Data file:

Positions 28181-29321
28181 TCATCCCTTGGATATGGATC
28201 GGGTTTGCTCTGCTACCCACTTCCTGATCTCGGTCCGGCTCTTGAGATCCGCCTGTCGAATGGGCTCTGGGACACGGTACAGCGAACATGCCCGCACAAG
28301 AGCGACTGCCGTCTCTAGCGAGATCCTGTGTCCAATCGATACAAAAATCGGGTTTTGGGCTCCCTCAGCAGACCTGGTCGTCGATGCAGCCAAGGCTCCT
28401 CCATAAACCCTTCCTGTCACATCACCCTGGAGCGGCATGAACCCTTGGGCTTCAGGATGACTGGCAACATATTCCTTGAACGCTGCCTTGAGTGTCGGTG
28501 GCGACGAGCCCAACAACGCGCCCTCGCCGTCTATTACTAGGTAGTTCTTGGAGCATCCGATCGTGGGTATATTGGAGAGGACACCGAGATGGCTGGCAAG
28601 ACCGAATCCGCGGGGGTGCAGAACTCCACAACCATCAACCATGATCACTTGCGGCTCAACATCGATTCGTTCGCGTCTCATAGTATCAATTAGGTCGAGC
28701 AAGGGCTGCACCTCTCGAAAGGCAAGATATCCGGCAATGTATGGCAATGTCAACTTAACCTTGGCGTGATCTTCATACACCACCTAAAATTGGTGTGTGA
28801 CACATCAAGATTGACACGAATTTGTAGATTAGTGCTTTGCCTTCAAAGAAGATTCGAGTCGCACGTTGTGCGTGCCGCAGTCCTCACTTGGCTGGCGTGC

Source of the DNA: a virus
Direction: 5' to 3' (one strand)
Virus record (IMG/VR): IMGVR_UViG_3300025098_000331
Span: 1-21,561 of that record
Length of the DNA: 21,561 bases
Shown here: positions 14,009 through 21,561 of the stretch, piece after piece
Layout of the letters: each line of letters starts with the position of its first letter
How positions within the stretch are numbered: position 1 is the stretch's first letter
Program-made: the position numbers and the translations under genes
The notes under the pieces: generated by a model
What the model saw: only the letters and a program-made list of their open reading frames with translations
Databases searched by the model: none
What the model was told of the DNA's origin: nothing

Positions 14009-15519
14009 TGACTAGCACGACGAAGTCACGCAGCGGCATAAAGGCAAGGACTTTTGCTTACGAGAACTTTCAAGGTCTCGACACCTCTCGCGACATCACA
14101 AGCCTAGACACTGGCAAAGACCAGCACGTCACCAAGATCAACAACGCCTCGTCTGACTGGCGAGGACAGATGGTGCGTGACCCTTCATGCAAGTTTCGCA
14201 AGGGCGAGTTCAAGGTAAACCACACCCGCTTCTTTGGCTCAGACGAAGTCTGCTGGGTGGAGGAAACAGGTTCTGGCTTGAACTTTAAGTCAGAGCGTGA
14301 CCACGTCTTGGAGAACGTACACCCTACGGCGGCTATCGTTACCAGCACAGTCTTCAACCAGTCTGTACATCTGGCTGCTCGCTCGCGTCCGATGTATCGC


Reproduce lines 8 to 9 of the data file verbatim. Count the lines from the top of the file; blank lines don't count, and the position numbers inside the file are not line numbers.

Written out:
28701 AAGGGCTGCACCTCTCGAAAGGCAAGATATCCGGCAATGTATGGCAATGTCAACTTAACCTTGGCGTGATCTTCATACACCACCTAAAATTGGTGTGTGA
28801 CACATCAAGATTGACACGAATTTGTAGATTAGTGCTTTGCCTTCAAAGAAGATTCGAGTCGCACGTTGTGCGTGCCGCAGTCCTCACTTGGCTGGCGTGC